Now showing 1 - 3 of 3
  • Publication
    Geography, European settlements and compared development in the Americas
    (University College Dublin. School of Economics, 2005-11)
    The interplay between factor endowments,institutionl development and economic performance has received considerable attention in recent years. This paper exploits the importance of geographic factors and institutional structures for explaining patterns of settlement and examines how these influenced growth outcomes. I find evidence that prospective European migrants preferred to settle in regions with favourable natural endowments and institutional packages designed to attract them. These settlers not only benefited from a growth-inducing institutional framework but also contributed actively to its quality in a mutually reinforcing relationship. Countries that competed for migrants achieved higher income levels through institutional development and better provision of public goods. Finally, my findings show that the link between European migrants and economic development is not linear, as the positive effects of attracting European settlers on institutions and public goods are set off only when European populations grow to outnumber other ethnic groups. Countries where European migrants remained a minority were more likely to develop institutions that advantaged a small elite and eliminated opportunities for the bulk of the population.
  • Publication
    Alternative instruments for institutional quality and the effect of european settlements on economic development
    (University College Dublin. School of Economics, 2004-06)
    The study of the effect of institutional quality on economic performance has a long tradition in economic development. Considering the problems of reverse causality in the link between economic development and institutions, most recent research employs instrumental variables for the measurement of this effect. The present paper explores the impact of European settlements on economic development. These settlements are explained as a function of climate, disease environment, and availability of land. Here these variables are found to determine to a great extent European settlements in Africa and the Americas. Consequently, these variables are used as instruments for institutional quality and the large effect of institutions on income per capita documented by previous studies is through them confirmed. This study finds evidence that limitations of other instruments are overcome using these variables as instruments.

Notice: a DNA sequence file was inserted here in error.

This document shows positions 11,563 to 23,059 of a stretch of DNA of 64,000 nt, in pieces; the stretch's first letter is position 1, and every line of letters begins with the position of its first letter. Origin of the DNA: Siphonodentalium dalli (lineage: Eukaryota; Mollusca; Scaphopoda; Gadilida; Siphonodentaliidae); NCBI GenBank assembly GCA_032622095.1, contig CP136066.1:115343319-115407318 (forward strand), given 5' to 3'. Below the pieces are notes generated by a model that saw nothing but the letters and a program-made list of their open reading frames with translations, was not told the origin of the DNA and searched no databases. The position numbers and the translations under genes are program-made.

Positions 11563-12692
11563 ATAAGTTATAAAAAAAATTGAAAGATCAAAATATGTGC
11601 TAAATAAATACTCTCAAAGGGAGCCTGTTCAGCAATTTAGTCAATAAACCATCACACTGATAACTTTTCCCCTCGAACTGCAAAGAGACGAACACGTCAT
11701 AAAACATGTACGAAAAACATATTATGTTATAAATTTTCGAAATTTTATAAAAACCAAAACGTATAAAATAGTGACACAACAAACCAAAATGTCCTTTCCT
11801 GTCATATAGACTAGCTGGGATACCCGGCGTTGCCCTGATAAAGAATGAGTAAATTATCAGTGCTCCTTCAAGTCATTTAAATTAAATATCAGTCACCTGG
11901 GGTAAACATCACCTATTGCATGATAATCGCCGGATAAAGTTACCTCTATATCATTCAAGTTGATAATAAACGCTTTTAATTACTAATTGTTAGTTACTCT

• Publication
    Geography, institutions, and compared development in Africa
    (University College Dublin. School of Economics, 2007-05)
    Recent years have seen a significant improvement in the economic performance of some African countries. The resulting increased dispersion in income levels across Africa, combined with the pertinence of detecting regional role models renders an intra-African analysis more attractive. In this paper I estimate the respective contribution of institutions, geography, and policies in determining income levels in sub-Saharan Africa. I find that income per capita in this region can be explained to a large extent with a few variables: quality of economic institutions, trade, population density in the 19th century, investment, mineral resources, and a dummy variable for small island nations. Contrary to other regions in the world, some policy variables remain significant after controlling for institutions in Africa. Measures of geography (climate, disease ecology, rainfall) have no direct effect on income levels once institutional quality is controlled for.